'Make sure Indian tax system is not terrorising us': Rafale engine maker tells Rajnath

Kashmir Times. Dated: 10/10/2019 4:43:24 AM

PARIS, Oct 9 (Agencies): India should provide an attractive business environment and not "terrorise us" with its tax and customs rules, the CEO of the French engine manufacturer behind the Rafale fighter jet told Defence Minister Rajnath Singh on Wednesday while announcing the company's plans to invest nearly USD 150 million in the country.
"India is set to become the third-largest commercial market for aviation and we are keen to create a strong maintenance and repair base in India to serve customers," Olivier Andries said.
"But we need to make sure that the Indian tax and customs system is not terorrising us," he said.
French multinational Safran, the manufacturer of the M88 state of the art engines fitted in the Rafale jets acquired by India, gave a presentation of its facility to the Rajnath Singh who took a tour of the assembly line of the company near the French capital.
The minister responded by assuring him that India was committed to providing the "right climate" for investments under the 'Make in India' initiative.
Singh also invited Safran to participate in the DefExpo in Lucknow in February next year, an invitation that was accepted by the company which designs and develops engines for civil and military aircraft at its assembly line at Villaroche in Reau, near Paris.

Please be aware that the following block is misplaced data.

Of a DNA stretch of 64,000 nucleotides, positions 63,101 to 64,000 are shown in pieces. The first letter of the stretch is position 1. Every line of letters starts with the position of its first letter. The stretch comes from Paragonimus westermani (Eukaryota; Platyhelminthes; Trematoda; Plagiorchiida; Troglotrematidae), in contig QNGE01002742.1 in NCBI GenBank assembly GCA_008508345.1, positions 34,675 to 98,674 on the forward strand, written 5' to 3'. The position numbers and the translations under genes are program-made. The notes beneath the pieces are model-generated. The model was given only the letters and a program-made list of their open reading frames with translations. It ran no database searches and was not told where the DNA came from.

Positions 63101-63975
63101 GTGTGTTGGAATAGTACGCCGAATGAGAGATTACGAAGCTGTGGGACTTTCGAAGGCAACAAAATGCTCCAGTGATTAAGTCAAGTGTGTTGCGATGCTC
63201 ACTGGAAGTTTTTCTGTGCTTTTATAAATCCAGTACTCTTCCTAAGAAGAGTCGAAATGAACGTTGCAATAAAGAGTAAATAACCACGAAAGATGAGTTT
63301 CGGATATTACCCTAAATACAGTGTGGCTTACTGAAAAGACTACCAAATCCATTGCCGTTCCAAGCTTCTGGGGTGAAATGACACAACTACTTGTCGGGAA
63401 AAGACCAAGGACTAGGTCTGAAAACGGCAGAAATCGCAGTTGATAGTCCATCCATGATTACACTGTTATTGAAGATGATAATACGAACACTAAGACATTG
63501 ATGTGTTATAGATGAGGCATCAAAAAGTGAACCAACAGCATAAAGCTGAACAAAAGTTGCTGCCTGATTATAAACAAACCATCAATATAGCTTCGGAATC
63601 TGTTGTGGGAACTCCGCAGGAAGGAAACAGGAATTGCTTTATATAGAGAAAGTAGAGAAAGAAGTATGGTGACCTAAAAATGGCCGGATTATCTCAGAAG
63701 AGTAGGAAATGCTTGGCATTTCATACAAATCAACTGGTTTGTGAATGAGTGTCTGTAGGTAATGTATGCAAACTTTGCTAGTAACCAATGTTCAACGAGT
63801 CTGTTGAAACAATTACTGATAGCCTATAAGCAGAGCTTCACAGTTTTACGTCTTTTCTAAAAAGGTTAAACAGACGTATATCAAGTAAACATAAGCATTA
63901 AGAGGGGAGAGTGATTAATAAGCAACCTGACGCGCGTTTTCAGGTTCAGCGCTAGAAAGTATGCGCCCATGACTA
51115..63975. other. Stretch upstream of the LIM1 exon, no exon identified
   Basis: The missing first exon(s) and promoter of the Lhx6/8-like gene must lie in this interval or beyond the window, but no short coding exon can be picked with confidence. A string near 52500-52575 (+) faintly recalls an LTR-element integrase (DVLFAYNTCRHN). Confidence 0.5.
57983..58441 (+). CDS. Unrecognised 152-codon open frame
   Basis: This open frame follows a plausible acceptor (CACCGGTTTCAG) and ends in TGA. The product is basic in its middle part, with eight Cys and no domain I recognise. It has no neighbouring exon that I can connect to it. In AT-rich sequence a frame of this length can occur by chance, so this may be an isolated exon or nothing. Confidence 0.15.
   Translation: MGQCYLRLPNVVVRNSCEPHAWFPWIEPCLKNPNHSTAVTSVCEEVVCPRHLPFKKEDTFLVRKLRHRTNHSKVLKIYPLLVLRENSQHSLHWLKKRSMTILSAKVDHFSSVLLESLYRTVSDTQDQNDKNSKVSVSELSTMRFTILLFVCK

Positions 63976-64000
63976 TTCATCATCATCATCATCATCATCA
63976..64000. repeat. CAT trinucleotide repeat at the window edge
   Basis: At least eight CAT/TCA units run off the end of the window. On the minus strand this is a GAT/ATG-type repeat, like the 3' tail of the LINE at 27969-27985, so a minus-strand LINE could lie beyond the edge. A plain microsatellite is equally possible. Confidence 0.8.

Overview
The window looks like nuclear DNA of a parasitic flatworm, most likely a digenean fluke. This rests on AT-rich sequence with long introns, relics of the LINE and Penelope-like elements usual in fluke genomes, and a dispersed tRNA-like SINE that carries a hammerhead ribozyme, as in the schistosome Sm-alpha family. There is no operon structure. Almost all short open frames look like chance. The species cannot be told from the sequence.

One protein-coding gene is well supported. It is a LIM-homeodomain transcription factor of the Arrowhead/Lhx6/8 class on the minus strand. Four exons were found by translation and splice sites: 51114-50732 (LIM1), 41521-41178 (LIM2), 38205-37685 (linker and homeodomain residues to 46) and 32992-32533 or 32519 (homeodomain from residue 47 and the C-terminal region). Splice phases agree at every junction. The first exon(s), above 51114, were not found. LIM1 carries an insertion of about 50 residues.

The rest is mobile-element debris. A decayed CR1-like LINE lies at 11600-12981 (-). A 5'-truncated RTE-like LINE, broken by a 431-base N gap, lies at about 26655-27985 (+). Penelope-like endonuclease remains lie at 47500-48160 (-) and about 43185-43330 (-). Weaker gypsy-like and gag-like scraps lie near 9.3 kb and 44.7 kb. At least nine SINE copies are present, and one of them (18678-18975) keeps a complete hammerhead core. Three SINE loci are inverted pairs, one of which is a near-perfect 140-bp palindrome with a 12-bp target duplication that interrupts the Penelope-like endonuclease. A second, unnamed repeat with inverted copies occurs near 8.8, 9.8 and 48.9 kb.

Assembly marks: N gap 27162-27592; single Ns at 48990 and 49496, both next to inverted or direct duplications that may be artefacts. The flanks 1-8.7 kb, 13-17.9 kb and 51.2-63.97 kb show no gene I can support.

The company, which says it already has a USD 15-million investment in the country where it also trains 500 engineers annually is now seeking the government support to set up maintenance, repair and overhaul (MRO) facilities in India, with training plans for further 500 engineers and skilled technicians.
"We have a long association with India and all Indian airlines are our customers. We are hopeful and optimistic that we will have a positive reception to our expansion plans. We are keen to share the know-how and create an engine ecosystem in India," Andries said.
Meanwhile, Rajnath Singh was taken on a tour of the assembly line, where all the Rafale jet M88 engines fitted for India's 36 aircraft will be assembled.

 

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